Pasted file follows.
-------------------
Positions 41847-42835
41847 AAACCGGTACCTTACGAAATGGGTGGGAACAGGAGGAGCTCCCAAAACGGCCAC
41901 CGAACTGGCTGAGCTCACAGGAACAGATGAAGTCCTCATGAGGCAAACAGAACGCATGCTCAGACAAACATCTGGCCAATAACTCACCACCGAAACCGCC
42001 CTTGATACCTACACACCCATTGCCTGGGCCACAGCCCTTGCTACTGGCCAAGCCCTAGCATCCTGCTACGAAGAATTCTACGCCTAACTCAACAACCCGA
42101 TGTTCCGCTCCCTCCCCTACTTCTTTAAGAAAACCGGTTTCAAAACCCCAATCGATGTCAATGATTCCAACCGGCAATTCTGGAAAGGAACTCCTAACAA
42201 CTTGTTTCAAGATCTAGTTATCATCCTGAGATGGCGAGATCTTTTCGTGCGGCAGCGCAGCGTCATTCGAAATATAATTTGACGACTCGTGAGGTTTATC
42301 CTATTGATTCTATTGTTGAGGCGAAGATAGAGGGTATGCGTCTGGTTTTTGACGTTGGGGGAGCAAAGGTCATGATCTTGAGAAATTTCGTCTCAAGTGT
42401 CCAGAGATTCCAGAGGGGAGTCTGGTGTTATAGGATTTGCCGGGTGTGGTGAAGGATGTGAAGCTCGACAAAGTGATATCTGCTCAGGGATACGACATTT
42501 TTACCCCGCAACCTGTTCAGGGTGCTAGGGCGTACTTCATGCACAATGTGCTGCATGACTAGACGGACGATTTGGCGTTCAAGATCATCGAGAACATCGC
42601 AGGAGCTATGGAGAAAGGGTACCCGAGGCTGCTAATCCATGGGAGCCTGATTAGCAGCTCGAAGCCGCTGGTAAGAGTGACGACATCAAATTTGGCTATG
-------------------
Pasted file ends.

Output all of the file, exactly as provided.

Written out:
Positions 41847-42835
41847 AAACCGGTACCTTACGAAATGGGTGGGAACAGGAGGAGCTCCCAAAACGGCCAC
41901 CGAACTGGCTGAGCTCACAGGAACAGATGAAGTCCTCATGAGGCAAACAGAACGCATGCTCAGACAAACATCTGGCCAATAACTCACCACCGAAACCGCC
42001 CTTGATACCTACACACCCATTGCCTGGGCCACAGCCCTTGCTACTGGCCAAGCCCTAGCATCCTGCTACGAAGAATTCTACGCCTAACTCAACAACCCGA
42101 TGTTCCGCTCCCTCCCCTACTTCTTTAAGAAAACCGGTTTCAAAACCCCAATCGATGTCAATGATTCCAACCGGCAATTCTGGAAAGGAACTCCTAACAA
42201 CTTGTTTCAAGATCTAGTTATCATCCTGAGATGGCGAGATCTTTTCGTGCGGCAGCGCAGCGTCATTCGAAATATAATTTGACGACTCGTGAGGTTTATC
42301 CTATTGATTCTATTGTTGAGGCGAAGATAGAGGGTATGCGTCTGGTTTTTGACGTTGGGGGAGCAAAGGTCATGATCTTGAGAAATTTCGTCTCAAGTGT
42401 CCAGAGATTCCAGAGGGGAGTCTGGTGTTATAGGATTTGCCGGGTGTGGTGAAGGATGTGAAGCTCGACAAAGTGATATCTGCTCAGGGATACGACATTT
42501 TTACCCCGCAACCTGTTCAGGGTGCTAGGGCGTACTTCATGCACAATGTGCTGCATGACTAGACGGACGATTTGGCGTTCAAGATCATCGAGAACATCGC
42601 AGGAGCTATGGAGAAAGGGTACCCGAGGCTGCTAATCCATGGGAGCCTGATTAGCAGCTCGAAGCCGCTGGTAAGAGTGACGACATCAAATTTGGCTATG